This measure shows the average age of the accounts receivable, and reflects the efficiency of the firm's collection policies relative to its credit terms.

2. Inventory

Number of days' sales in inventory = End of Year Inventory / Average day's cost of goods sold

Average day's cost of goods sold = Annual cost of goods sold / 365

This measure shows the number of day's sales that could be made from the inventory on hand. The trend of this measure reflects management's ability to control inventories relative to sales.

IV. Financial leverage measures

These ratios Indicate the degree of the financing burden that is shared by creditors and owners.

Assets = Liabilities + Owners' Equity

/\ --------------> Financial leveraging is accomplished by increasing liabilities as a larger percentage of the total financing picture.  This process generates a higher ROE compared to ROI, but risk measurements must be included to detect too much financial leveraging.

A. Debt ratio

Debt ratio = Total liabilities / Total liabilities and owners' equity (Total Assets)  Determines the percentage of total assets that are financed by debt.

B. Debt / Equity ratio

Debt / Equity ratio = Total liabilities / Total owners' equity    A one to one type of financial leveraging measurement.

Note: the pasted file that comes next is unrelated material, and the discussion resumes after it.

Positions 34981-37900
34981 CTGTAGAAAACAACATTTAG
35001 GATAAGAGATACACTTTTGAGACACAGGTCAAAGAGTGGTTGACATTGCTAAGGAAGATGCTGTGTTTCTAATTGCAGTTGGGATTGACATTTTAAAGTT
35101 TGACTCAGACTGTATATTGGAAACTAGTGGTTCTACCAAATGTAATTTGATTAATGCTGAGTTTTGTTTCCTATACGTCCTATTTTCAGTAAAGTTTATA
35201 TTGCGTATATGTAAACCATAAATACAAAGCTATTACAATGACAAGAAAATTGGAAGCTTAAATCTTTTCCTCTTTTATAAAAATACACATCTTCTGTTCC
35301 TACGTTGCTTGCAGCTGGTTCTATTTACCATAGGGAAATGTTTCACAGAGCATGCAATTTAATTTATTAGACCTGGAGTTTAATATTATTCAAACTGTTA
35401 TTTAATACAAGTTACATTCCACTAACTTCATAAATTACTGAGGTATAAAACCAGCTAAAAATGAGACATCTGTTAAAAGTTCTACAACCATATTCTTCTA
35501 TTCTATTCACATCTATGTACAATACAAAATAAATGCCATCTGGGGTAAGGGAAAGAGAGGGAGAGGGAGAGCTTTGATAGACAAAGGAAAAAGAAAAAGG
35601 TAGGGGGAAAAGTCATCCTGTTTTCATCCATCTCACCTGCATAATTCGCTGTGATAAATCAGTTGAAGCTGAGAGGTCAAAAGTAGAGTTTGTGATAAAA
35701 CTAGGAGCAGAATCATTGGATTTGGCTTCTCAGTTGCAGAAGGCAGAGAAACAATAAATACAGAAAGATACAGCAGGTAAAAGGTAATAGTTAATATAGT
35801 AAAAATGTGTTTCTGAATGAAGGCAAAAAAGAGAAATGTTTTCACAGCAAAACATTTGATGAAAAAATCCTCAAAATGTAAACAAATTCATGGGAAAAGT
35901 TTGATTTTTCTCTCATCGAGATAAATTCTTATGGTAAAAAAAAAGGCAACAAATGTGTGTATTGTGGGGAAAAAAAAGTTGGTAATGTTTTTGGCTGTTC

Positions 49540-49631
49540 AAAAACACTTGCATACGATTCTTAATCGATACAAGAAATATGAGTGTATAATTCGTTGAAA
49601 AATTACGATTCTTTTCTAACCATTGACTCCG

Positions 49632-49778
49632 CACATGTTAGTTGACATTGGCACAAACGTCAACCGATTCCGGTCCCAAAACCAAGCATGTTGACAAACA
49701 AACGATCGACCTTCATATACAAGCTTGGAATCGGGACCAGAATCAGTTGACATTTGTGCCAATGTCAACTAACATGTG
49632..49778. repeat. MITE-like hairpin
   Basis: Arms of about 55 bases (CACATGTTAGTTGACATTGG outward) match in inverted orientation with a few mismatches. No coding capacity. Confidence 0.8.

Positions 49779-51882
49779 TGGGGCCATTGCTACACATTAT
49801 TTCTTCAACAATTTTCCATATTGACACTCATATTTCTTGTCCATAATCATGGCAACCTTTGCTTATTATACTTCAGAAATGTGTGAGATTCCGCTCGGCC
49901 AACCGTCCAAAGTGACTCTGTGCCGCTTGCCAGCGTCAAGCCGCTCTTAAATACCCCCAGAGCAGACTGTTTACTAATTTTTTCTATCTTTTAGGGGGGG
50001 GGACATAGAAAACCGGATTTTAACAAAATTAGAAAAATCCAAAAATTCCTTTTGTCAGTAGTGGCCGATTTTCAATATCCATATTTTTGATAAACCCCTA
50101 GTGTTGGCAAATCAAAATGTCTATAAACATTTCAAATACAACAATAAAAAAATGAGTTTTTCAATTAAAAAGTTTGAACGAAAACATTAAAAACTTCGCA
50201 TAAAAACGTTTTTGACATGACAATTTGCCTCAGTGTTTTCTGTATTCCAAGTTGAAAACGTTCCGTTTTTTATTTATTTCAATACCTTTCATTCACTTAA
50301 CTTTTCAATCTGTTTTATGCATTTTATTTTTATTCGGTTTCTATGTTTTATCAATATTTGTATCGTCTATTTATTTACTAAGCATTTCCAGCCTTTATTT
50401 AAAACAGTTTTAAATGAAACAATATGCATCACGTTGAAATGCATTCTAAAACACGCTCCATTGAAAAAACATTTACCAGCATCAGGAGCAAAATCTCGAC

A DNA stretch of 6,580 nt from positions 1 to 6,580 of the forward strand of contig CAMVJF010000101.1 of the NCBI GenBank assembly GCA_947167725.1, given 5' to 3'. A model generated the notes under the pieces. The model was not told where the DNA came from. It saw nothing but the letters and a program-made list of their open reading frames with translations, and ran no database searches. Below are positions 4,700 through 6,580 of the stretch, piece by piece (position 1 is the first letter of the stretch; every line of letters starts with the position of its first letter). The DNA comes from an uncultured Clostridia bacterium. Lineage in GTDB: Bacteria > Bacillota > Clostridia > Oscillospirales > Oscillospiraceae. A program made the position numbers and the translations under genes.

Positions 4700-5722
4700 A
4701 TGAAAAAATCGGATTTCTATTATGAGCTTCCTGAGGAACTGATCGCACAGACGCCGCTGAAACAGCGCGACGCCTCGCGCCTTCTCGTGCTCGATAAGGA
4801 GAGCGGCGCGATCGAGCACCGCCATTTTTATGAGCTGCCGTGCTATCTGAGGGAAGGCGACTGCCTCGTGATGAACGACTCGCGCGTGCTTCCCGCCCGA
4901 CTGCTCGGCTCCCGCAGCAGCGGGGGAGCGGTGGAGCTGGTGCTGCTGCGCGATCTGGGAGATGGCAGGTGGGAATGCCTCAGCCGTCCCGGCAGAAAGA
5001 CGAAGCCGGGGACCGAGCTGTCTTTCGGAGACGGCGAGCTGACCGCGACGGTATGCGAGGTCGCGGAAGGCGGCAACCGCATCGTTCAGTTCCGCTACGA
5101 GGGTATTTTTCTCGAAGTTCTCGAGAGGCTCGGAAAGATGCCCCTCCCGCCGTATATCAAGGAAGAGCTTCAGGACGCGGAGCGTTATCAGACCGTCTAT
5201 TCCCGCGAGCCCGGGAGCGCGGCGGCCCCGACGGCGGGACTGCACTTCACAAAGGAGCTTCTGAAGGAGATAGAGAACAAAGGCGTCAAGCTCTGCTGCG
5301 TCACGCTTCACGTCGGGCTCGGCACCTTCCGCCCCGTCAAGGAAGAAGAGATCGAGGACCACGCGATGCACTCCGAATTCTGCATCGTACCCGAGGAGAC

Each of these measures shows the proportion of debt in the capital structure. Note that a debt ratio of 50% is the same as a debt / equity ratio of 100%. These ratios reflect the risk caused by the interest and principal requirements of debt. Variations of these models involve the definition of total liabilities. Current liabilities and deferred taxes are excluded by some analysts because they are not interest bearing, and do not add as much risk as long-term debt. At the same time, a well leveraged firm provides higher ROEs in comparison to ROIs than a poorly leveraged firm.  The downside is the increasing amount of debt in capital structure increases risk involved and, accordingly, good financial leveraging must be balanced with acceptable resulting risk levels assumed by the companies.

C. Times interest earned

Times interest earned = Earnings before interest and taxes / Interest expense

This is a measure of the firm's ability to earn enough to cover its annual interest requirement, which is a fixed expense.  A declining trend signifies a company's becoming riskier.

D.  Times interest cash flow from operating activities coverage

Same as (C) except cash flow from operating activities is used as the numerator.

It is important to realize that trend is important in financial statement analysis. One year's financial statements are meaningless.  In most cases, effective use of financial statement analysis is enhanced by observing of trend over at least a three-year period.   Also, a company's results must be compared with industry trends to be meaningful.

This handout is intended to be a brief or review for you.  Please remember that you will need to consult other materials (texts, articles, etc.) in order to develop the necessary background for effective financial analysis.